The Church Furniture

The Communion Table bears the device of the paschal lamb which is embossed in gold on a field of blue. The Minister's chair has the Burning Bush, emblem of the Church of Scotland, carved on the back. The wood is Port Orford cedar. They were originally painted green but were stripped to the wood in 1981. The original green linoleum floor was replaced by carpet at the same time.

The signs of the four Evangelists appear on the Pulpit representing the teaching of the Word. The Lectern has a ship in full sail - a symbol of the Church in action.

The Church was originally furnished with rush-seated chairs. In 1973 the chairs were replaced by pews, which were gifted by one of our members who bought the former Warrender Church. They were cleaned and varnished before installation in the Church. Longer pews from South Morningside Church were placed at the back of the transepts,

In 2007 a scheme for the reordering of the Church was implemented. The pews were replaced by chairs, the carpet renewed, improvements made to the decoration and lighting and a new sound system installed.

The silver flower vases were designed by Douglas Brown, a lecturer at Edinburgh College of Art. They were a gift from Rev. John and Margaret Ross, the second minister and his wife, on 29th September 1965, to celebrate his ministerial silver jubilee. When they moved to St. Fillan's they kindly gifted the two wrought iron flower stands.

The brass alms dish. which was presented to the Church, is a copy of the 17th century collection plate of the Tron Church.

The Organ

The original pipe organ was dedicated in 1949 as a war memorial. The plaque, which was originally fixed to the organ, can now be seen to the right of the lectern. After 20 years the organ was in need of an extensive overhaul and an electronic organ replaced the original pipe organ. By the mid 1980s the electronic organ was in need of replacement. Our third Minister Rev. Murray Chalmers organised a fund from the congregation to build a new pipe organ. The organ was built by Lammermuir Pipe Organs and dedicated in 1991.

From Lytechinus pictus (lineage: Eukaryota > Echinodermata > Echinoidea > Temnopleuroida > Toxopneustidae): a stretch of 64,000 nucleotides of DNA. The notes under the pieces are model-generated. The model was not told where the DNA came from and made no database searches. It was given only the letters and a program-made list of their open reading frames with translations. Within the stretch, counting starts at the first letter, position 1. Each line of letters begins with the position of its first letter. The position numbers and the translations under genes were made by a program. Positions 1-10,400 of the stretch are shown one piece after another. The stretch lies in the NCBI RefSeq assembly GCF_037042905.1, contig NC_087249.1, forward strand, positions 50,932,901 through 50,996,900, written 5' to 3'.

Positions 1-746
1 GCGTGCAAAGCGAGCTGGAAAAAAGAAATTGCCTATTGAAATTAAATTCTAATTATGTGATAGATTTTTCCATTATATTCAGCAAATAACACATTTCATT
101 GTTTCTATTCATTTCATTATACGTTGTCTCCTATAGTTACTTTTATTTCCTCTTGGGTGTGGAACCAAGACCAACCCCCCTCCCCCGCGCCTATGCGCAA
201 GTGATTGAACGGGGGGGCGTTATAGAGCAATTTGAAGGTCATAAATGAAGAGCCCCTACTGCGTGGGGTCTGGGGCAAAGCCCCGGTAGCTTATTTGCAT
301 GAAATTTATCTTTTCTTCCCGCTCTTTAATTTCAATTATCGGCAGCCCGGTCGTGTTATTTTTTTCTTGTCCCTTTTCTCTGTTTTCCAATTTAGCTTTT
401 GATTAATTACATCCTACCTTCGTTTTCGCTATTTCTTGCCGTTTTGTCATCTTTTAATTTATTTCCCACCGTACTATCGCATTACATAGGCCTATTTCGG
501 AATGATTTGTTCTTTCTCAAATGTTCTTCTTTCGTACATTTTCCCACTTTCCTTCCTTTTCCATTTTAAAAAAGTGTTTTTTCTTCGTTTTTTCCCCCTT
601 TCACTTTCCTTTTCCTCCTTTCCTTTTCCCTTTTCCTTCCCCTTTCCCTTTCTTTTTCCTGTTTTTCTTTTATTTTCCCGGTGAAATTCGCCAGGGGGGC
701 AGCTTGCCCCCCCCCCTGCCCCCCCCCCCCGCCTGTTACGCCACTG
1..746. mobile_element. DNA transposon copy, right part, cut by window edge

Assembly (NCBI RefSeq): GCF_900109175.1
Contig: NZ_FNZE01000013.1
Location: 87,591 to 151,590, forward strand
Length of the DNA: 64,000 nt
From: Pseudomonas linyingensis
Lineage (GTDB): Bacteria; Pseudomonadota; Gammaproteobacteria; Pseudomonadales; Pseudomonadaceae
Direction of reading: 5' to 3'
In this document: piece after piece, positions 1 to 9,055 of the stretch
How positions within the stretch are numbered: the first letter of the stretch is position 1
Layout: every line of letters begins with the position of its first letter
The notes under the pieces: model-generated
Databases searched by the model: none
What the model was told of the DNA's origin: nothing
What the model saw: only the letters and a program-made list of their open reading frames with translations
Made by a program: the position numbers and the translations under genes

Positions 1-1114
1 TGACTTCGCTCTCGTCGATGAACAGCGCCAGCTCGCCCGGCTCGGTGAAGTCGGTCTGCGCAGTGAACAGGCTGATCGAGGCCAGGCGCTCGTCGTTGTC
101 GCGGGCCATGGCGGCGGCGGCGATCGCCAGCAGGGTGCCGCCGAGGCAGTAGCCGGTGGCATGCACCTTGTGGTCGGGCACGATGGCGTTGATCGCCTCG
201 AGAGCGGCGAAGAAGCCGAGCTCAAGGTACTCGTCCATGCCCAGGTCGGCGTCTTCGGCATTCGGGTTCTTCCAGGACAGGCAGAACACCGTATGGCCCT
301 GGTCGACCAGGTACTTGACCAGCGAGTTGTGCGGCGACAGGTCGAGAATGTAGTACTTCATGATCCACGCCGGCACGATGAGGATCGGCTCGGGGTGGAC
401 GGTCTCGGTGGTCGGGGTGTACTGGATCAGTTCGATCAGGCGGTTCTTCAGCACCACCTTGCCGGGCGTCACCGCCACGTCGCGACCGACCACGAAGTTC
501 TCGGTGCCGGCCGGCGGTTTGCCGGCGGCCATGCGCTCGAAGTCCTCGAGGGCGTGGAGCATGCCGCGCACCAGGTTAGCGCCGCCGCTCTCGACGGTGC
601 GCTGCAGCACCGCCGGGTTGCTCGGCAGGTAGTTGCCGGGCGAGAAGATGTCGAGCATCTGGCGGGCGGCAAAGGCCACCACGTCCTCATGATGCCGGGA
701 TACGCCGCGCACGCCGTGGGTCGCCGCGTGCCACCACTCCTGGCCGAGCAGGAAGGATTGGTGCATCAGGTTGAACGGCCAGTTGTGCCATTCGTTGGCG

As part of the reordering of the church the organ was relocated from the gallery at the rear of the church to the pulpit transept and constructed in a new case matched to the lines of the church's interior.

The Church Halls 

In 1994 the Kirk Session, under the guidance of our fourth Minister, Rev John Munro, set up the 'Towards 2000' Committee to review all the needs of Fairmilehead Parish Church in the new millennium. The Committee was chaired by Dr. J Cowan. One of the many areas reviewed were our premises and they recommended a number of important changes to the halls. As a result the Session and Congregational Board decided to redevelop the halls.

A number of plans were requested from architects and a design by Benjamin Tindall  Architects was accepted. The opportunity was also taken to provide a dedicated nursery school kitchen and facilities with their own entrance at the rear of Swanston Hall, funded by the City Council. A new hall, Caerketton, was added as well as full access for disabled people and a new and extensive entrance ball. The older halls were upgraded. The new halls were opened on 2nd May 1998. See architect's summary of the project.

The original hall was opened in 1939 by the Secretary of State for Scotland, Mr. J Colville. It was a temporary wooden construction and was replaced by the present Swanston Hall in the 1998 renovations. The second hall, Buckstone Hall, was opened at a cost of £6000 on the occasion of our 21st anniversary in 1959. Even two halls were not enough and in 1969 the 3rd hall, Frogston Hall, was  built at a cost of £10,000. Further expansion took place in 1982 with the building of Caiystane Hall and the two offices behind Buckstone Hall.

'All are welcome in this place'